My colleague, Cassandra Profita, at Oregon Public Broadcasting’s Ecotrope blog has some interesting twists to offer on the real-or-fake Christmas tree question. Her 10 shades of green focuses almost entirely on real trees, since fake trees have to be used for 10 to 20 years before their carbon footprint matches up. But Cassandra stresses that having a real tree for Christmas doesn’t have to mean cutting one down and killing it
- Put it in a pot: Any small tree or shrub that you normally bring inside for winter could stand in for the traditional fir or spruce. My mom had a beloved Norfolk Island pine that she decorated for years. But I love Cassandra’s idea of using a big rosemary plant. I have friends who grow rosemary two or three feet tall around here (unfortunately, rosemary is not one of my gardening strengths), but any garden center worth its salt could provide you with a smaller version. Just imagine what the house would smell like!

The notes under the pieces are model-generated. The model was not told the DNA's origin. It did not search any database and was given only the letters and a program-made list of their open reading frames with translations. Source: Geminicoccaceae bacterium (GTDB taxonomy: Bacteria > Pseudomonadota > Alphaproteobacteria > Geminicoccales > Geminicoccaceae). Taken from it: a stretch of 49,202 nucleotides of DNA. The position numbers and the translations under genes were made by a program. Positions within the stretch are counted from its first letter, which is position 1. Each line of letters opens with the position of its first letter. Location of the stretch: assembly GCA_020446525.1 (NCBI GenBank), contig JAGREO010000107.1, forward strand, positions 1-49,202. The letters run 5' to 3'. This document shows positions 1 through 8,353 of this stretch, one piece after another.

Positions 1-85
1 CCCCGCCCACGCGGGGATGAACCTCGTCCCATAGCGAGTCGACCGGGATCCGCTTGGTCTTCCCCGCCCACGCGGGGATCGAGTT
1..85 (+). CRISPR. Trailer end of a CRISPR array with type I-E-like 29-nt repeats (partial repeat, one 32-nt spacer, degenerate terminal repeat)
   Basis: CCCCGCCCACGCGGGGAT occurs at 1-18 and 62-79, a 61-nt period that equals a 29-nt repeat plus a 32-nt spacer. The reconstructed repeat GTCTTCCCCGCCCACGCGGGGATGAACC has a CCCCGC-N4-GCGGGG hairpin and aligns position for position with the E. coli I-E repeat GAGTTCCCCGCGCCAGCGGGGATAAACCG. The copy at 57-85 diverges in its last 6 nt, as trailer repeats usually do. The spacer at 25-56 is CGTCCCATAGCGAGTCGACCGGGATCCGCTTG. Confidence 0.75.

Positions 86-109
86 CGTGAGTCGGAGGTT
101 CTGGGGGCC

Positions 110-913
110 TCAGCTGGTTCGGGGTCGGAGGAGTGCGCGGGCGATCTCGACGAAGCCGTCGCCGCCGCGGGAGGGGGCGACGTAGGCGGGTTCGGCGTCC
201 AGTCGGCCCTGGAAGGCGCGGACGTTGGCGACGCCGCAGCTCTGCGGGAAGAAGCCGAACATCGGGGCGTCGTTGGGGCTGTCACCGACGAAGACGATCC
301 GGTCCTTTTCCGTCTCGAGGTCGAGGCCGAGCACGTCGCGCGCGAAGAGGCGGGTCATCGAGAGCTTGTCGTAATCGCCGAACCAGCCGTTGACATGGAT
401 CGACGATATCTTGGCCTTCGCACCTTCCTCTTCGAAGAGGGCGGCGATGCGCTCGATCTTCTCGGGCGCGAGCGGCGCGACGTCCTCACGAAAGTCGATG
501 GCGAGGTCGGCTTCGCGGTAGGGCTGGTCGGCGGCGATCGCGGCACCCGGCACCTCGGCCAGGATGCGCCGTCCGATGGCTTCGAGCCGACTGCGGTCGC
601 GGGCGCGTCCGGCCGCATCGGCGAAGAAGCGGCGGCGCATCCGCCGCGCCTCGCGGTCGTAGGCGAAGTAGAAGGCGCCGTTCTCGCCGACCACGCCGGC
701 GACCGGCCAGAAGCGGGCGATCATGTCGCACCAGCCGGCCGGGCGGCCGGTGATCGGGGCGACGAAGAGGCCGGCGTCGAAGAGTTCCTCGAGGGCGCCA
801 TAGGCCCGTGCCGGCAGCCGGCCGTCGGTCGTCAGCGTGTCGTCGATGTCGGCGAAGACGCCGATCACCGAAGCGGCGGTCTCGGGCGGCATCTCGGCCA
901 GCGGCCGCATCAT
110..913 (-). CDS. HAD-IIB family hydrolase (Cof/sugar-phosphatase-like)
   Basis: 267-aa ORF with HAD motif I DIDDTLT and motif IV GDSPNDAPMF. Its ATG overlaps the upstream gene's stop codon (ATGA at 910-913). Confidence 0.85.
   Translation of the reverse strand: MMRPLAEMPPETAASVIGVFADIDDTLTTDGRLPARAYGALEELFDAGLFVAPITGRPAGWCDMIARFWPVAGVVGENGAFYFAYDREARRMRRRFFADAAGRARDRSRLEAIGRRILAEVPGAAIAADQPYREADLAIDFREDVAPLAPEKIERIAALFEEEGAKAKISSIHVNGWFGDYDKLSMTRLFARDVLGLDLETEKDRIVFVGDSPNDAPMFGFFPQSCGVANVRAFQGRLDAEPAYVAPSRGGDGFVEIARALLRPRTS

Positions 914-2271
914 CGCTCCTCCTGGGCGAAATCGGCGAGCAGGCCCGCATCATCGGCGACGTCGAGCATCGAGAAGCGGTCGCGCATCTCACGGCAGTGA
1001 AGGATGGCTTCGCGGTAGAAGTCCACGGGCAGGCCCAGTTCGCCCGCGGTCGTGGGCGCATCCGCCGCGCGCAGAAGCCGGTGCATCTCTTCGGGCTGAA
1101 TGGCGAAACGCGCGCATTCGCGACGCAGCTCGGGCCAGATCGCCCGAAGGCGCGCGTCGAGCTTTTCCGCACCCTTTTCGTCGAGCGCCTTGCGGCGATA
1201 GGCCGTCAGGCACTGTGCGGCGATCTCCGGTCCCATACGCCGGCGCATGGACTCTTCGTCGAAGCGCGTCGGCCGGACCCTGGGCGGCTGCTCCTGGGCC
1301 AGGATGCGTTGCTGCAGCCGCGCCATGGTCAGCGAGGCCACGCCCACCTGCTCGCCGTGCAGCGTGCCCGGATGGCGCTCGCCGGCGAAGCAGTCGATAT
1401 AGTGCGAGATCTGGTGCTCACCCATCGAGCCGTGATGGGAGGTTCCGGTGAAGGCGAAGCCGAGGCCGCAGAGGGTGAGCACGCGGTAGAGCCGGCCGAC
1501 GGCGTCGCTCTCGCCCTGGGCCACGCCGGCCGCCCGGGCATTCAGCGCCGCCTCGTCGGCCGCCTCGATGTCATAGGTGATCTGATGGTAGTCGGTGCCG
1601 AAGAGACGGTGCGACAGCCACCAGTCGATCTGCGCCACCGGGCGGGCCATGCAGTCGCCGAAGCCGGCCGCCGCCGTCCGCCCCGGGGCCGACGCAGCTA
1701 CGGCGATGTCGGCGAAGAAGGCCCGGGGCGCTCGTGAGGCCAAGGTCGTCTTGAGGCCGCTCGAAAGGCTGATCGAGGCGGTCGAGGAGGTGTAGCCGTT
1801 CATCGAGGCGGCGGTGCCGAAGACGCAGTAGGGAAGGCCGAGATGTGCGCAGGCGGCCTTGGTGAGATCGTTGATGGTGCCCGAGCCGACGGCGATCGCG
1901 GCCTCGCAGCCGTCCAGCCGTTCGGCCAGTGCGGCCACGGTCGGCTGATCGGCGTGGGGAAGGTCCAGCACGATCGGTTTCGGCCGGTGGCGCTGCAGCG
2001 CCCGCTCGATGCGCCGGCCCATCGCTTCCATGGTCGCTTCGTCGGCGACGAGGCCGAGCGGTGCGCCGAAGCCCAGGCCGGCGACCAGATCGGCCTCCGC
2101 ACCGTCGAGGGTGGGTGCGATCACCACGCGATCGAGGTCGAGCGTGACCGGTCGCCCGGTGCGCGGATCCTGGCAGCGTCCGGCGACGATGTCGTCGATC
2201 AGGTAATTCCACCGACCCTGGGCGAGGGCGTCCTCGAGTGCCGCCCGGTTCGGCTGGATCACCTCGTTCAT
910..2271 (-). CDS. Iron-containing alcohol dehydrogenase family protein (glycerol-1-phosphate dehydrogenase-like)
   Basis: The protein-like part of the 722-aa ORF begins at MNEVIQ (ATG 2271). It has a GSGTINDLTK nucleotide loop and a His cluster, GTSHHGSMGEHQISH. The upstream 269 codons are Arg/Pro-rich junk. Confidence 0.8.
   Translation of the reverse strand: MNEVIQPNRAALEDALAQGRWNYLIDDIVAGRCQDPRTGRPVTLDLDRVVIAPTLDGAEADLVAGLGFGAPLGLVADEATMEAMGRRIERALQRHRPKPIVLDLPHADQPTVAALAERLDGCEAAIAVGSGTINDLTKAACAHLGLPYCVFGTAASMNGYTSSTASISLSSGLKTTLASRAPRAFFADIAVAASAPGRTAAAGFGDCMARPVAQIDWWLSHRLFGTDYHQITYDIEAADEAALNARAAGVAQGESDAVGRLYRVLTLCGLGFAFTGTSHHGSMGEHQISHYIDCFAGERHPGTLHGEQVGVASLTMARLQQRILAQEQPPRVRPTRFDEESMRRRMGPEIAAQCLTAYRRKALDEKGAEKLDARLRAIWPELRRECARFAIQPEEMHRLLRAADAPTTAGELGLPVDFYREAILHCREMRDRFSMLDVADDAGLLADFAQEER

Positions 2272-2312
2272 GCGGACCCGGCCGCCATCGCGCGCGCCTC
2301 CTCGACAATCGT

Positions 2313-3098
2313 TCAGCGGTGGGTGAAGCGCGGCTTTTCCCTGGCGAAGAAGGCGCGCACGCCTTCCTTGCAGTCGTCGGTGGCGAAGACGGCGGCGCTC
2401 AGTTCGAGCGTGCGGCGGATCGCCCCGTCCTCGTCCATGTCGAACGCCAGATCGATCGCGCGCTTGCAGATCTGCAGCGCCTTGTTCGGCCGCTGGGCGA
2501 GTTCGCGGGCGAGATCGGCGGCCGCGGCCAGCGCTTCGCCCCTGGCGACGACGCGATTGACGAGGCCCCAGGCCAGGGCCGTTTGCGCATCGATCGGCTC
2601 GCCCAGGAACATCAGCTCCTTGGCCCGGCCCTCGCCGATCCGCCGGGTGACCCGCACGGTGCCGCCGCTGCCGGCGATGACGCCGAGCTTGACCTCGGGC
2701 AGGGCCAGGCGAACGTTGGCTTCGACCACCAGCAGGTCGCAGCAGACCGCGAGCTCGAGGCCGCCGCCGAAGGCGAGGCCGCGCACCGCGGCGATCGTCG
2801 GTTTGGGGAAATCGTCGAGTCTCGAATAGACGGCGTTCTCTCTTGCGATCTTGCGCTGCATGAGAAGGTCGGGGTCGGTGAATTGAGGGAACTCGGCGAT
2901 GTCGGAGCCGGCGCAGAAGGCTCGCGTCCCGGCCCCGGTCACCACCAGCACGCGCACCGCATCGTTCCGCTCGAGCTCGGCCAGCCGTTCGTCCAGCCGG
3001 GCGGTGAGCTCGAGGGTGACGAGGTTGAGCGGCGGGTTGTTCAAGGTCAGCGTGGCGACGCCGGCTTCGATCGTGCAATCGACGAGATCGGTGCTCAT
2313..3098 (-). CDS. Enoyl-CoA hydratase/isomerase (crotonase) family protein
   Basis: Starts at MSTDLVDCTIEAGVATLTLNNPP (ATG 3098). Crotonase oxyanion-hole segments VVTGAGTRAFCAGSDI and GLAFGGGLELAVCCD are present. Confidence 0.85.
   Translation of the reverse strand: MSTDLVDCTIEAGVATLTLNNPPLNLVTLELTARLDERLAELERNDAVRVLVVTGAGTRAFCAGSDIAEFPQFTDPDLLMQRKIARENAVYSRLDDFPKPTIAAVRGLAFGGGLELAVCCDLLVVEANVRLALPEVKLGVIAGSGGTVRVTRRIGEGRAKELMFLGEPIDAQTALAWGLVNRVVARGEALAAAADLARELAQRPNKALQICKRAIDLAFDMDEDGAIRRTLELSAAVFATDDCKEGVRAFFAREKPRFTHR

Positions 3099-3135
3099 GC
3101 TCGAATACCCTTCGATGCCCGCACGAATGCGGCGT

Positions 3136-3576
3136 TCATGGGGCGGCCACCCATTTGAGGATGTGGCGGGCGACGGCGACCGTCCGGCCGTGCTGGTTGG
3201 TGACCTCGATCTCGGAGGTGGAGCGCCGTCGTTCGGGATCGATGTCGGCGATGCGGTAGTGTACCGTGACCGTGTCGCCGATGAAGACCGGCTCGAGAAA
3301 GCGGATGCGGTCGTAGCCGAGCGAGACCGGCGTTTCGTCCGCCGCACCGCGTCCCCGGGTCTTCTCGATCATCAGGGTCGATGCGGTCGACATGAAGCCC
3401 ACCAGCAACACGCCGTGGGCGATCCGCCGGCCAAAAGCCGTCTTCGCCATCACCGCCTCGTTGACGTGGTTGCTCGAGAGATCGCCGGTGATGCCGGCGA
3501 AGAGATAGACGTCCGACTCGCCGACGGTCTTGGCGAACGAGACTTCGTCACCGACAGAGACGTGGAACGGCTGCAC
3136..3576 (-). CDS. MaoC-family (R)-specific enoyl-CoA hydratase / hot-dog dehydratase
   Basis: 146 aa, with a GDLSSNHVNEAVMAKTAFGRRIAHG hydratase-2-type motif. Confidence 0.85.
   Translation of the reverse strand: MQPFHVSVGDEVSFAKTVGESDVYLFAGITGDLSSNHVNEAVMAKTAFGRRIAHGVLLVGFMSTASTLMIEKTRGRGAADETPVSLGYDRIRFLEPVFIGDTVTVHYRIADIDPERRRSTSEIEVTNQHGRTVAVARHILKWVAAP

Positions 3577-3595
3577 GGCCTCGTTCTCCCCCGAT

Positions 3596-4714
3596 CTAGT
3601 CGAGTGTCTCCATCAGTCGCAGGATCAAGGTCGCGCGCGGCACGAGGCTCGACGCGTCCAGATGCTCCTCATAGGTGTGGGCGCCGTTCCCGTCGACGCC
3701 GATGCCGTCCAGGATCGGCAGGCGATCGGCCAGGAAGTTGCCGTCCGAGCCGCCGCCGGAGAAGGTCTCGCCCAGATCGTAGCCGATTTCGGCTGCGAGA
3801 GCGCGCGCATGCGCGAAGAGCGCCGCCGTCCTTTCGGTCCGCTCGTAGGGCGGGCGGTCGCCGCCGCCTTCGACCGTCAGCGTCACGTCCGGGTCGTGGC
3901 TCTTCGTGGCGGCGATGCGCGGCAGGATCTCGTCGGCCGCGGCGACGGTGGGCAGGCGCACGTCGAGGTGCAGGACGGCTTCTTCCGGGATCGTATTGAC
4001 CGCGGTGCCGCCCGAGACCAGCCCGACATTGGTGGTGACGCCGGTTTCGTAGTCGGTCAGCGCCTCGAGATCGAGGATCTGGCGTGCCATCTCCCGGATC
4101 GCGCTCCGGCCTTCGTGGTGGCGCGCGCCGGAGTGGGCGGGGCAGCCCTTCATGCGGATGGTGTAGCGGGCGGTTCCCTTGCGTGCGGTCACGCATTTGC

- Replant it: Instead of cutting a tree down, try pulling it out by the roots … then putting it back in the ground when you’re done with it. Cape Cod Tree Farm offers six varieties of live, replantable trees for Christmas. I just wonder how many times a tree can withstand that kind of treatment (i.e. could you pull it up again next year? and the year after?). I’ve got a good-sized yard, but it would fill up pretty quickly if I planted a Christmas tree every year.
- Kill two birds: Well, not literally. But this was my favorite idea: pick an invasive species or two for your holiday decor. Cut it down, pull it out, whatever you’ve got to do. Then gussy it up for a week or two of holiday cheer before you send it to the compost pile. It’s a win-win proposition. Not sure what to go after? Here’s USDA’s top ten of non-native plants in Massachusetts. And if you’re short on ideas for how to use what you’ve found, you have to check out Cassandra’s story about a Portland (that’s Oregon, not Maine) man who’s been making Christmas trees out of invasive species for twelve years.